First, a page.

All right, here is a rant, more than anything: Vibrato is the most important technique for all soloing guitarists, except classical. (Well, it’s important in classical, too, though perhaps not the most important)
By that, I mean finger vibrato, not the kind you do with your tremolo.
Why? It’s because vibrato is the single technique required to make single-note playing listenable. It doesn’t matter how slowly you play, how few notes. If you develop a competent vibrato, your single-note playing will have a character.
And vibrato has the strong likelihood of being a huge part of your signature sound, as we all have different fingers, different movements — none of our vibratos are exactly the same. In the other words, work on your vibrato if you’re intent on developing your own unique and recognizable signature tone. Take Santana — the reason he’s one of the few guitarists you can recognize by hearing just a single note lies in his touch.
5 Finger Vibrato Techniques
Now, there are several variations in terms of the commonly used vibrator technique. This has been discussed elsewhere, but below are my thoughts on them:
- In-fret vertical vibrato: you rock your fretting hand, pivoted on the fretting finger, in a direction parallels to your neck. This is the one most commonly employed by classical guitarists, and the effect is subtle and delicate. This kind is also easily done on double-stops and chords, when you’re fretting more than one note. The position of your fretting finger doesn’t change usually — I wonder how it will sound if I actually moved the fretting finger’s position? It’s only possible on lower frets, without actually sliding to another fret, but I bet it produces more distinct effect. I’ll try it some time.
- Bend-up vibrato: this is where you bend your note up and down slightly to produce pitch variation, by pushing the string up toward your head and bring it back down to the regular position. The most common kind on blues and rock guitarists, and used on steel-stringed instruments. If the vertical vibrato moved parallel to the neck, this one moves perpendicular to the neck. It’s the same technique as regular bends, just done in a smaller range and in rhythm.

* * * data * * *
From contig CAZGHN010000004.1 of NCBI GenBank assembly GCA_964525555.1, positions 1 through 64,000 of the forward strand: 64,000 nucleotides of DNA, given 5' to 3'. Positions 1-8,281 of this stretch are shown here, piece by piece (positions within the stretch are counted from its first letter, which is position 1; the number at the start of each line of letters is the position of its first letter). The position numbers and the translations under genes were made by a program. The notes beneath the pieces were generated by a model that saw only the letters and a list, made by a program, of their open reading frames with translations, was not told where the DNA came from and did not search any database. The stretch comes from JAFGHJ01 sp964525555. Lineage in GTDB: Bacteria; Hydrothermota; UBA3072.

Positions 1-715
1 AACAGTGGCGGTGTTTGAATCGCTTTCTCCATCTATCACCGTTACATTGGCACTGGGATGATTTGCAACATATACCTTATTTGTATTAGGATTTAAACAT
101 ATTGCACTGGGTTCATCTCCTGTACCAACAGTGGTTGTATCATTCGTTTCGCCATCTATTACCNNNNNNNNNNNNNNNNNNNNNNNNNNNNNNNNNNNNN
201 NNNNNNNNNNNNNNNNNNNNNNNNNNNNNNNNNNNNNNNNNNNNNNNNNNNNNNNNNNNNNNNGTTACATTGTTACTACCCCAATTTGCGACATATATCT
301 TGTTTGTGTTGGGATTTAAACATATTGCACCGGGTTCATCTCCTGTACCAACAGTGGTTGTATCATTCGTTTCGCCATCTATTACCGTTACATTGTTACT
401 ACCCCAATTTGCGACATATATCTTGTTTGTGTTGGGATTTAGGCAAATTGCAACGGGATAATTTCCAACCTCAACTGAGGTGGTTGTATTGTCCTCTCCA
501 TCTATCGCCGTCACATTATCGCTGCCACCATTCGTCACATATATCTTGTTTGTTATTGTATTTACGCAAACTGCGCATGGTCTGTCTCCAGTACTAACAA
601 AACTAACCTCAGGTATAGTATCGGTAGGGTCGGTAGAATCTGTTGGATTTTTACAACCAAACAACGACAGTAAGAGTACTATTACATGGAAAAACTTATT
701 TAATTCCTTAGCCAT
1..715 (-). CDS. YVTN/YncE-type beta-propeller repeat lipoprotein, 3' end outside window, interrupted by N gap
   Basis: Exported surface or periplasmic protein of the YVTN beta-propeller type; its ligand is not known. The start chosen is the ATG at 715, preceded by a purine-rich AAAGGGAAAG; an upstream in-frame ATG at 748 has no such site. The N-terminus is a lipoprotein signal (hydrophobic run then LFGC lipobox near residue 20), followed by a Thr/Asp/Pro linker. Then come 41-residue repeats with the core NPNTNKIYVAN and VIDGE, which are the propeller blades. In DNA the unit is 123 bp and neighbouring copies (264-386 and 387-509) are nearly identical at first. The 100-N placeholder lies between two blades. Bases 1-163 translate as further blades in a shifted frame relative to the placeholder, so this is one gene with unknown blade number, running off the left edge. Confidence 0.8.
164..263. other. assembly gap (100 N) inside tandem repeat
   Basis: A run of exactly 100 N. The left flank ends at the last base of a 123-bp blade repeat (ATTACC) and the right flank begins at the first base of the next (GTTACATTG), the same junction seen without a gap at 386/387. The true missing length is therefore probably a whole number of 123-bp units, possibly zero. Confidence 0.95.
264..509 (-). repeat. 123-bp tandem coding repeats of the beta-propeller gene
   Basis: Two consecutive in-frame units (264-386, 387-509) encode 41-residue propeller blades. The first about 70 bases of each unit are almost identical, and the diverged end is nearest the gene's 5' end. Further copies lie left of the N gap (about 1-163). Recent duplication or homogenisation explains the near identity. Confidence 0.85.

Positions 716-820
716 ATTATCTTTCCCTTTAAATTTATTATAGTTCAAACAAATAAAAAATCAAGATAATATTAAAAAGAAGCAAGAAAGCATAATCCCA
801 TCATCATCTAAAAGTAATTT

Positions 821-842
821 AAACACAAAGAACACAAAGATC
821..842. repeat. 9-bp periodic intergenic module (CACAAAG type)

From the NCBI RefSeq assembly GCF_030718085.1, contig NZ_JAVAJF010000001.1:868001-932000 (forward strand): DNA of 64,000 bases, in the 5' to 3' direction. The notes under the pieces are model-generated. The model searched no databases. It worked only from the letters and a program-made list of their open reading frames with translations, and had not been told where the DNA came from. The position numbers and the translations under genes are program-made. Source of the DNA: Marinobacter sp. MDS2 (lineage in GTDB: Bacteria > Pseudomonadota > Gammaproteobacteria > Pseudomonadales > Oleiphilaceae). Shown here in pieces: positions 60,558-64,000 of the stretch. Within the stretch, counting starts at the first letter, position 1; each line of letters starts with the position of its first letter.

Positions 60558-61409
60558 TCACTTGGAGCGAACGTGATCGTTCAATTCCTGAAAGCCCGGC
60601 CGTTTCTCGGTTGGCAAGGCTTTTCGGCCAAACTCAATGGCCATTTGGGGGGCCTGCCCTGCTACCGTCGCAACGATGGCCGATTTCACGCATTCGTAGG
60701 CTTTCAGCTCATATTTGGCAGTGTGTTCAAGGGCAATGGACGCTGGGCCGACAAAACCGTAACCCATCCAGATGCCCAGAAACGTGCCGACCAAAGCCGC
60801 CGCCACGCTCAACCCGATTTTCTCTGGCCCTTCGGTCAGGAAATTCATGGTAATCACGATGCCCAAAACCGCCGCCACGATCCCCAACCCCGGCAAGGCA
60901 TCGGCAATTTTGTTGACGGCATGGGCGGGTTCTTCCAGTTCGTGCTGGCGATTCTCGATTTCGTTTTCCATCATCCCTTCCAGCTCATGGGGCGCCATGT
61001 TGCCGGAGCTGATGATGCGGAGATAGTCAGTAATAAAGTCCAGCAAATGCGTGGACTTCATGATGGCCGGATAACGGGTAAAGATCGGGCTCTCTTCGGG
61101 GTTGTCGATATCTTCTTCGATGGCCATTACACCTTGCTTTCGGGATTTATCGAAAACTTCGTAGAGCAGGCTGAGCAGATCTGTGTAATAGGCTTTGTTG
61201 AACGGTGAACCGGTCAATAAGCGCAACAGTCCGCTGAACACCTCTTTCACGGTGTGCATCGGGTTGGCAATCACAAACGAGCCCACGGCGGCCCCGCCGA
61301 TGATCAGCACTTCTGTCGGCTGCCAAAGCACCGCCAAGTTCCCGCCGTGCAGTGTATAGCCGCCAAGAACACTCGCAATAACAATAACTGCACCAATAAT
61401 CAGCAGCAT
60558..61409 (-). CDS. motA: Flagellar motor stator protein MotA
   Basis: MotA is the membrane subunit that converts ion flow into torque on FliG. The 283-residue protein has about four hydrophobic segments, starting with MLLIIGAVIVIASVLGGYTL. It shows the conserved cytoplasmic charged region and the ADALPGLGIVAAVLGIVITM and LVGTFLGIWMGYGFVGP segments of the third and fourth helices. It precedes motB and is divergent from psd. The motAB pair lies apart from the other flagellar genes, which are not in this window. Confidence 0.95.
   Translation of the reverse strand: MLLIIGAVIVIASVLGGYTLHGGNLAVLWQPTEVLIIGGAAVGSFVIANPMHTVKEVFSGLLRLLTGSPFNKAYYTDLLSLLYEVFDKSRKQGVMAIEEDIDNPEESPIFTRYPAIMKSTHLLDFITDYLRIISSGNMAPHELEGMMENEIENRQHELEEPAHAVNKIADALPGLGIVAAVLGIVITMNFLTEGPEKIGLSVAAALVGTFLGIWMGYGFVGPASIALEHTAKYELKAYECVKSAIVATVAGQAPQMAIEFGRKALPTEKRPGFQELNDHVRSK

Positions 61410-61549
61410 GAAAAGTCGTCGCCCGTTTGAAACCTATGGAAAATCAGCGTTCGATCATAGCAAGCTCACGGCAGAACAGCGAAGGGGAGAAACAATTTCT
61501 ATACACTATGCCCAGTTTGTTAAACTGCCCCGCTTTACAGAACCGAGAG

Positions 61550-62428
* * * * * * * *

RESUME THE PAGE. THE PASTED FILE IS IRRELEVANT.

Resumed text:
- Bend-down vibrato: This is the same as bend-up vibrato, but you bend down in the direction of your foot. (In terms of pitch, it still goes up from the original note.) You probably have to do it on the 6th string, but I actually use this on all strings except the 1st.
- Bend-and-shake vibrato: You bend a note up and then from there employ a vibrato. The hardest and most virtuosic of all finger vibratos. The interesting fact here is that on an already-bent note, you can apply vibrato that go up or down in terms of pitch. I think it’s more common to go down and then back up to the original pitch, as it’s easier — and it produces a different sound. Bend-and-shake tend to sound quite dramatic and intense because of its initial bend and the big variation in pitch that this vibrato tends to produce. Can sound too exaggerated on subtler, quiet and intimate music.
- Multi-fret vertical vibrato: This is one where you actually move between more than one frets, but you do it so fast that it sounds like a vibrato instead of a tremolo. Rarely done but I read that George Lynch employed this technique.
The Further Exploration of Vibratos
The most important thing you have to remember for vibratos is that whatever the amount of pitch variation, the vibrato ought to have the same amount of variation and is done rhythmically. Not necessarily at the same tempo as the music, but just that the vibrato is done at a regular tempo on its own.